Isaiah 42:14-21 – Previous chapters have spoken words of comfort and encouragement to God’s people while deriding the foolishness of those who place their hope in idols and false gods. In Chapters 41-42 God the Father elaborates on his Chosen Servant, the one through whom He will deliver his people and bring judgment on those who resist his sovereign and divine will. Today’s reading picks up God’s voice in a song of praise to God for his action. God who has restrained himself as He watches his own people wander away and others seek to dislodge him from his people’s hearts, but that restraint has come to an end and God will act powerfully and irresitibly (vs. 14-15). So pervasive and all-encompassing will his actions be that the ways will be unknown. The blind will be guided, and the darkness that surrounds them will turn to light as the ground levels, making their passage possible. But those who persist in blind worship to idols will be shamed and shown as fools. Israel was supposed to be God’s messenger to the world, bringing the light of God’s Law to the nations. He has failed this utterly. Israel is blind and deaf to the revelation of God, and so his blindness and deafness exceeds that of all others. Yet in all of this the goal is not to remove or eliminate the Law of God, but rather to magnify it to show it for the true glory that it is – the very purpose and intent of God the Father. All creation will one day fully understand that God’s Word has been right in every respect all along.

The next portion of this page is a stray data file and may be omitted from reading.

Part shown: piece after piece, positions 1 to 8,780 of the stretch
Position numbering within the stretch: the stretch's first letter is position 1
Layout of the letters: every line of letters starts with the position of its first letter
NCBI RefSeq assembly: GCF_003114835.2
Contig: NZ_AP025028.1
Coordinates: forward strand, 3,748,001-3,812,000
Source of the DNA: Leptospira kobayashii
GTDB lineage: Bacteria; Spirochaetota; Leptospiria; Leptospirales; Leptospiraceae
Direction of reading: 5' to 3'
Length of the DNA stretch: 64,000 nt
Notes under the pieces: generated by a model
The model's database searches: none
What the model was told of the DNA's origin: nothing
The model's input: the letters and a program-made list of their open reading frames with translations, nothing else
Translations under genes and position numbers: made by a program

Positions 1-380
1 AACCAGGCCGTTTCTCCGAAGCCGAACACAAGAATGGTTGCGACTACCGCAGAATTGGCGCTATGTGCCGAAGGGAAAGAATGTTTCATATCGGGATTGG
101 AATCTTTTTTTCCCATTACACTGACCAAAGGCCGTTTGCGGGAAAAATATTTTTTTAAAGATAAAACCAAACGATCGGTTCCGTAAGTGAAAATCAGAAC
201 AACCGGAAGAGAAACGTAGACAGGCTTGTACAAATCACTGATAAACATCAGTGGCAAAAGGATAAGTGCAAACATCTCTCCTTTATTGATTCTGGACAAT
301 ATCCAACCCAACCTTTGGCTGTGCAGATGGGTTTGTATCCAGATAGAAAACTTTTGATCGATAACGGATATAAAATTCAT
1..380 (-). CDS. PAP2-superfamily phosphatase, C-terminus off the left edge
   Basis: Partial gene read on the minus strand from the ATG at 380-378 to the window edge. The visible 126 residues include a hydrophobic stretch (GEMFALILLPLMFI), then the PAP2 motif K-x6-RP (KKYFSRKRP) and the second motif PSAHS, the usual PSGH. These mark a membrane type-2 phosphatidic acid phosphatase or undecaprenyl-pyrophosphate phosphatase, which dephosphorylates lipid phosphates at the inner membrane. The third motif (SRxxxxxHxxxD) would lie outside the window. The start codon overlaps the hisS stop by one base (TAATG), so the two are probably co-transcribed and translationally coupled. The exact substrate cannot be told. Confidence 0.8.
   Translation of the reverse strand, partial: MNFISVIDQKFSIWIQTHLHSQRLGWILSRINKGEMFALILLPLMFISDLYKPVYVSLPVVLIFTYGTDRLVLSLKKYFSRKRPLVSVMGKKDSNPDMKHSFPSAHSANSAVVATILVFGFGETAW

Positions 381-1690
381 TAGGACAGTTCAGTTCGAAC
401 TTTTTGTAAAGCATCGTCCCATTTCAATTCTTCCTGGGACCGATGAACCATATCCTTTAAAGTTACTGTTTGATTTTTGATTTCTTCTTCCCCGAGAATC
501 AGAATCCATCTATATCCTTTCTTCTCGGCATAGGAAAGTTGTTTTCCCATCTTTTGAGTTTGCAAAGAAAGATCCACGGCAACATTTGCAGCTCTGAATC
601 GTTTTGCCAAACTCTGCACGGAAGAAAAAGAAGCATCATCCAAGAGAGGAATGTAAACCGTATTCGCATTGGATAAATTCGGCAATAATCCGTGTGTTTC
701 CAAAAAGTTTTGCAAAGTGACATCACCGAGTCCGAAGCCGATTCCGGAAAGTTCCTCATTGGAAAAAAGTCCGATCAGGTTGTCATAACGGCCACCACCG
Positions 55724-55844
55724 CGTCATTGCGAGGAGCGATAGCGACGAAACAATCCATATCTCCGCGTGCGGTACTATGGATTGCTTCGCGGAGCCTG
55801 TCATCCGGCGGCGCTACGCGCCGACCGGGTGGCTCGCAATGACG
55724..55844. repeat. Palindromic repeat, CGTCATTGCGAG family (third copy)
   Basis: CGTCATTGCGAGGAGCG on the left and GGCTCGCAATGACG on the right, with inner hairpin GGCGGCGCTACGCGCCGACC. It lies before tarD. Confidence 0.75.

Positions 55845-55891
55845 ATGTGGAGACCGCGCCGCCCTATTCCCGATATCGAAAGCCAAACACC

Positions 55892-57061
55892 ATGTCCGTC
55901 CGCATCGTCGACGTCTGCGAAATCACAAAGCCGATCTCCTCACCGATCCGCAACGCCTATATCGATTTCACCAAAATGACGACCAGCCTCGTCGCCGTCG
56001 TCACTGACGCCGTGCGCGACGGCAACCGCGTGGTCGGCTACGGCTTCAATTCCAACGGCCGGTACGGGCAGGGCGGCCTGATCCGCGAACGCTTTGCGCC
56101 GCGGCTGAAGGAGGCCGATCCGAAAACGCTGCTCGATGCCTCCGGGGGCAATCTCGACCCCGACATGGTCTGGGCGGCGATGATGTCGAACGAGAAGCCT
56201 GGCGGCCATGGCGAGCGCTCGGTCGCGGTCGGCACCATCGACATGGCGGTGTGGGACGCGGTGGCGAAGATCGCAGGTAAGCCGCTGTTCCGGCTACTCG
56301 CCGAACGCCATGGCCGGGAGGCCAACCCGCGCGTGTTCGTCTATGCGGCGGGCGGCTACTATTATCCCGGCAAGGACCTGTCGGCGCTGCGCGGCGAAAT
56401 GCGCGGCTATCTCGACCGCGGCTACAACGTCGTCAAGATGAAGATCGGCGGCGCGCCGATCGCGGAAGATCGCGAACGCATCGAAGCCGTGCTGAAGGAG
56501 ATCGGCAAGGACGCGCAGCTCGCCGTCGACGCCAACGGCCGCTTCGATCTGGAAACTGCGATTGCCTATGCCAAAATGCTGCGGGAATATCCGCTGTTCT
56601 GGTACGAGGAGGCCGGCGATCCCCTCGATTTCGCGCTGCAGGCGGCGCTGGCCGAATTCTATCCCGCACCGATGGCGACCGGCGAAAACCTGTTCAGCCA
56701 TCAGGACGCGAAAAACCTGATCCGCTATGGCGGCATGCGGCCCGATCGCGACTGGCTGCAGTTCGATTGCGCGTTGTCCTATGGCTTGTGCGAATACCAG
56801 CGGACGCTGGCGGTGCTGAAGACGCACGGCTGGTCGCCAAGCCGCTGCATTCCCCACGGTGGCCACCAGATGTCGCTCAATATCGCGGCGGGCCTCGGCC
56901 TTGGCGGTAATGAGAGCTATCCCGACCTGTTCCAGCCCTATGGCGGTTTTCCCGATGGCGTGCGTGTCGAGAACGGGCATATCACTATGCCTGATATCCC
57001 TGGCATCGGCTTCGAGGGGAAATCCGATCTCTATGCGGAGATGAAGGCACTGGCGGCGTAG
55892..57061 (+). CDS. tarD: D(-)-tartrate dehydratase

Psalm 142 – The psalm is introduced by way of explanation – composed by David in a cave. Perhaps this is a reference to the events of 1 Samuel 22:1, or perhaps 1 Samuel 24. Regardless, it is a beautiful cry to God for help and guidance. The speaker recognizes their limitations. They are overwhelmed with fear because their enemies wait for them, but they have no ally to stand with them, nobody to watch over them and protect them. Human help fails, but God can save and so it is right to cry out to him for deliverance. The speaker exhorts God to save them so that they might praise God and join those who love him and rely upon his mercy and grace. Throughout the psalm the idea of vision and perception is woven. Traps are hidden, God is told to look to the speaker’s right side, and none takes notice of the speaker’s plight.

Ephesians 5:8-14 – We are new creations in Christ, through faith and baptism we die with Christ and are raised to new life in him – our old behaviors and ways of thinking about the world are no longer appropriate or relevant. Having summarized in vs.3-5 some of those previous ways of acting and thinking, Paul exhorts the Ephesians rather to walk in light, since what happens in the light is good (as opposed to the list of bad things previously, which happen under cover of darkness and shadow). Exposure to the light is the means by which the dark things lose their power. Personal transparency in our temptations and struggles is a means of freeing ourselves from their destructive power. Our first instinct is to hide our sinfulness and temptation but Paul assures us that the opposite is far better for us!